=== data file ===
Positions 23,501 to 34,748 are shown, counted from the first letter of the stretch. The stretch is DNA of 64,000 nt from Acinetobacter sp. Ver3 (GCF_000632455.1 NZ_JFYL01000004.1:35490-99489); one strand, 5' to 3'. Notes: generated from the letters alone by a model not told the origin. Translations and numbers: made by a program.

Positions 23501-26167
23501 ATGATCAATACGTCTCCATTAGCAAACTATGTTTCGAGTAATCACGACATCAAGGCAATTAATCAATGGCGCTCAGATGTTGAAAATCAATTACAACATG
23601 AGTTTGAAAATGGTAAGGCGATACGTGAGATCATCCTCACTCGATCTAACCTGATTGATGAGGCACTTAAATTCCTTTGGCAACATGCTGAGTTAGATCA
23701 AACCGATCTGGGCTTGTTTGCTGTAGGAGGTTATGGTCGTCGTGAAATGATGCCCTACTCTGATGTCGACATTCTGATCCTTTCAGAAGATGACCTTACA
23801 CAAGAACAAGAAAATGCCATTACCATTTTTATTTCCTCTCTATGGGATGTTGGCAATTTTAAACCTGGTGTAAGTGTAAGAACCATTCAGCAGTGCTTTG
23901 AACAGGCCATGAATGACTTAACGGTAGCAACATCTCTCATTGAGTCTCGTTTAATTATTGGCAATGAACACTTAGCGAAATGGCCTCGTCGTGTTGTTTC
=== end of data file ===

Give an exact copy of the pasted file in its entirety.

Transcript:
Positions 23,501 to 34,748 are shown, counted from the first letter of the stretch. The stretch is DNA of 64,000 nt from Acinetobacter sp. Ver3 (GCF_000632455.1 NZ_JFYL01000004.1:35490-99489); one strand, 5' to 3'. Notes: generated from the letters alone by a model not told the origin. Translations and numbers: made by a program.

Positions 23501-26167
23501 ATGATCAATACGTCTCCATTAGCAAACTATGTTTCGAGTAATCACGACATCAAGGCAATTAATCAATGGCGCTCAGATGTTGAAAATCAATTACAACATG
23601 AGTTTGAAAATGGTAAGGCGATACGTGAGATCATCCTCACTCGATCTAACCTGATTGATGAGGCACTTAAATTCCTTTGGCAACATGCTGAGTTAGATCA
23701 AACCGATCTGGGCTTGTTTGCTGTAGGAGGTTATGGTCGTCGTGAAATGATGCCCTACTCTGATGTCGACATTCTGATCCTTTCAGAAGATGACCTTACA
23801 CAAGAACAAGAAAATGCCATTACCATTTTTATTTCCTCTCTATGGGATGTTGGCAATTTTAAACCTGGTGTAAGTGTAAGAACCATTCAGCAGTGCTTTG
23901 AACAGGCCATGAATGACTTAACGGTAGCAACATCTCTCATTGAGTCTCGTTTAATTATTGGCAATGAACACTTAGCGAAATGGCCTCGTCGTGTTGTTTC